Does the news about the Social Security trust fund have an impact on when workers plan to claim their benefits and how much they expect those benefits to be? A recent survey says yes. The Center for Retirement Research at Boston College showed study participants identical articles with different headlines. The headline for the control group reports that Social Security has a “long-term financing shortfall,” but does not directly reference the trust fund. The headlines for the three treatment groups highlight the depletion of the trust fund. The first headline read, “The Social Security Trust Fund Will Deplete its Reserves in 2034.” The second mirrors recent media coverage: “Social Security Fund Headed toward Insolvency in 2034, Trustees Find.” And the third emphasizes ongoing program revenue alongside the trust fund: “Revenues Projected to Cover Only 75 Percent of Scheduled Social Security Benefits After 2034.”
Participants were then asked about their expectations for the future: their planned claiming age, the level of benefits they expect to receive from Social Security, and how much they plan to save in their 401(k) or IRA. The analysis compares the expectations of the treatment groups to the control group.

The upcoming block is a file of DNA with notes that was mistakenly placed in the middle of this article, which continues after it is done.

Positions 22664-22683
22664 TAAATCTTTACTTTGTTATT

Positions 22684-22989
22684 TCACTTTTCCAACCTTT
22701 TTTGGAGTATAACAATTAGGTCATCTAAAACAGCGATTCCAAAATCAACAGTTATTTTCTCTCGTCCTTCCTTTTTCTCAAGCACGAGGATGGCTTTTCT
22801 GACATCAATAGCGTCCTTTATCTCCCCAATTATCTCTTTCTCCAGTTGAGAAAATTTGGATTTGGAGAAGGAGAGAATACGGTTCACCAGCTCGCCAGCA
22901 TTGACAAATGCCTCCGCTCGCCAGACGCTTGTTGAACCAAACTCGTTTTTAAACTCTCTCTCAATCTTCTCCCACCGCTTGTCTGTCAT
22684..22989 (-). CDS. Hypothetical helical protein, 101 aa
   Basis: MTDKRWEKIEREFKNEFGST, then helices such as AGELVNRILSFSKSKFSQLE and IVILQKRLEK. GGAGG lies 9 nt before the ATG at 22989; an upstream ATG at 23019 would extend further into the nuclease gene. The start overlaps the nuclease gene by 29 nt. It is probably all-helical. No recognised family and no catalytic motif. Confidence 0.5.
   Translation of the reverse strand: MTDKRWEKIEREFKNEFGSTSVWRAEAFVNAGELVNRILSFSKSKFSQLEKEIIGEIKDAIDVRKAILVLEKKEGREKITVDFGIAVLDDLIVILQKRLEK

The results show that headlines about the trust fund shift claiming ages and expected benefit levels, but not future savings goals. Respondents in all three treatment groups stated that they plan to claim around one year earlier than the control group. They also shifted their beliefs about future benefit levels away from extreme positions and toward more realistic expectations; in particular, respondents who read the headline about ongoing revenue were more likely to expect around three-quarters of scheduled benefits.
In summary, headlines about the trust fund induce earlier claiming—regardless of tone—but adding information about revenues makes readers more realistic about the level of future benefits. In no case do workers plan to increase their saving to offset future benefit cuts.
See the full paper here.